Why do Irish artists and comedians lack the nerve to ask society's really awkward questions?

Why do Irish artists and comedians lack the nerve to ask society's really awkward questions?

BEAR with me for a while but this is about Irish comedy.

Somehow, I realise now that there was a brief period of time in Britain when society opened up and there were opportunities for kids like me.

It meant that in the 1980s the opportunity of going on to third level education was a possibility for a working-class kid from an immigrant Irish family growing up in an inner-city area.

Most university students, most undergraduates, who continue to be from middle class backgrounds, do not realise that the progression to a degree course is not something that everyone is on from the moment they start school. College, university, or in my case polytechnic, is not a given.

Indeed, in Ireland, listening to the media furore over Leaving Cert results you could be forgiven for forgetting that in Irish society well under 50 per cent of kids go onto third level education.

Believe me, it doesn’t sound like that when you are listening to university educated journalists interviewing university-bound students in a make-believe world where every kid in Cork, Galway and Dublin is sweating on a college place.

So it might still be unusual now in Ireland but in 1980s Britain it was unusual too. Yet, with the only other option the dole, a degree course with fees paid and rent allowance and the possibility of dole/work in the summer meant that university was no longer the never-never land it once had been and with student loans the one it may well have become again.

So, yes, it seems as if there was a brief time there where education was a possibility for kids from red brick terraced houses on tight city streets. Did the same ever happen in Ireland? It doesn’t appear to have. There doesn’t seem to be any evidence of that.

What got me thinking about this, strangely enough, was a comedy show. Now I realise that I am in many ways still that chippy working-class kid who got lucky and found himself off the dole and on a degree course. It was great. I had a ball.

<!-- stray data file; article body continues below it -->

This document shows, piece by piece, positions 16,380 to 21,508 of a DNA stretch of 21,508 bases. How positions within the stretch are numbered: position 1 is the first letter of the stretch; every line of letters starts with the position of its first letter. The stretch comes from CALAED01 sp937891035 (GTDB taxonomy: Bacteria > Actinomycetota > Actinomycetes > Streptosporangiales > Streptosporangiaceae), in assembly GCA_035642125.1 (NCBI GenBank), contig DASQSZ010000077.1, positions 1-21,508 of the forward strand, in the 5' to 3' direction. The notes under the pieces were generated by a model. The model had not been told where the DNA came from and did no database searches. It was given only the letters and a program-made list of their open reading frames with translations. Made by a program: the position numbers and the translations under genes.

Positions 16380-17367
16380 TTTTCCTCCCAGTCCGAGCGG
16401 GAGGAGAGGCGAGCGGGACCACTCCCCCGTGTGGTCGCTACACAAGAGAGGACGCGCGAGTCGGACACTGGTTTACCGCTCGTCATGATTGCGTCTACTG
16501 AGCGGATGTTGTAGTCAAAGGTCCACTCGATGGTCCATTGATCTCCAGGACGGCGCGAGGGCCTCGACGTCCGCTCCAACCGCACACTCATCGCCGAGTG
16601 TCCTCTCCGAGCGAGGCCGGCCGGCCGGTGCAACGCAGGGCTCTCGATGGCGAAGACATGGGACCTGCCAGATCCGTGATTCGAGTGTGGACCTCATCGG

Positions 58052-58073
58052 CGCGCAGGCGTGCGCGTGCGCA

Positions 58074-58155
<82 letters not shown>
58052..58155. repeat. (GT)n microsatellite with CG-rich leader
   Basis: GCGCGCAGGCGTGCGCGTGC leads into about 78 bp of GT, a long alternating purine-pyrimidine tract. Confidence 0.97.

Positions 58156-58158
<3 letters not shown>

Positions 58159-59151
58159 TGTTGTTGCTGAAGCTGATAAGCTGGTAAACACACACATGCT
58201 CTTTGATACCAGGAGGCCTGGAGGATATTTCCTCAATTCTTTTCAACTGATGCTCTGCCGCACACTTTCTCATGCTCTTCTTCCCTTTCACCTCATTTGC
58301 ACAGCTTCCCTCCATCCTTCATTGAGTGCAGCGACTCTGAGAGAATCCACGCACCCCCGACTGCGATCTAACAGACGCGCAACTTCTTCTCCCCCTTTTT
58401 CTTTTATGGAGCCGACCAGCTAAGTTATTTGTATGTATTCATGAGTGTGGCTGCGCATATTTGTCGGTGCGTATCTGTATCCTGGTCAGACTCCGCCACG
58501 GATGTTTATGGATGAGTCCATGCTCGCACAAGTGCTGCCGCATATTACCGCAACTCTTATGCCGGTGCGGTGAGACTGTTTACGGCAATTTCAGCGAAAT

But it also made me realise that the secret middle-class world of academia that I had previously been shut off from was far from all it was made up to be, that it was in fact quite a sham and that I had met plenty of more intelligent people in pubs, bookies and the back of work vans as I was ever meeting in the lecture halls.

So the passage into the respectable world of degrees didn’t smooth me out but instead made me even more chippy, more interested in asking awkward questions about a world where those with power seemed to maintain that power with a charade.

A charade of learning and intelligence and the mystique of correct pronunciation and refined manners. And what could an Irish immigrant know about that. And around me I had a culture asking awkward questions, whether it be Spitting Image, second-generation Irishman Johnny Rotten or second-generation Irishwoman Clare Short. The world was opening up.

Coming back to Ireland though I did not find that.

Who asked the awkward questions here? Who, in a supine media, even raised the obvious corruption going on? Why were the Irish outside of Ireland seen as so rebellious and untamed when the Irish in Ireland seemed so subservient and so respectable? Why, for instance, did the height of Irish satirical comedy seem to be someone doing imitations as safe as a 1970s Mike Yarwood?

After all, this is the country where RTÉ wouldn’t take a punt on Father Ted. And in the 15 years I have been living here I had never come across any kind of satire or comedy that could be considered awkward or dangerous.

That is until I recently saw a programme called Callan’s Kicks on RTÉ. For the first time I saw somebody on RTÉ not only doing frighteningly exact impressions of celebrities and politicians but in a way that was genuinely funny and genuinely asking questions.

Now I have thought about it since and Oliver Callan might not even be that funny. He might just be a thoughtless muckraker but what his biting performance does is show up the poverty of Irish comedy and by extension Irish cultural expression.

It still strikes me, for instance, that during the astounding changes and excesses of the boom that Ireland’s leading novelist wrote a searching novel about the Famine.

But at the end of his recent series, when one of Callan’s characters exhorts Ireland to go back to sleep instead of thinking about world events, it sounded as if an impressionist’s comedy show was for once saying more than it sounded like.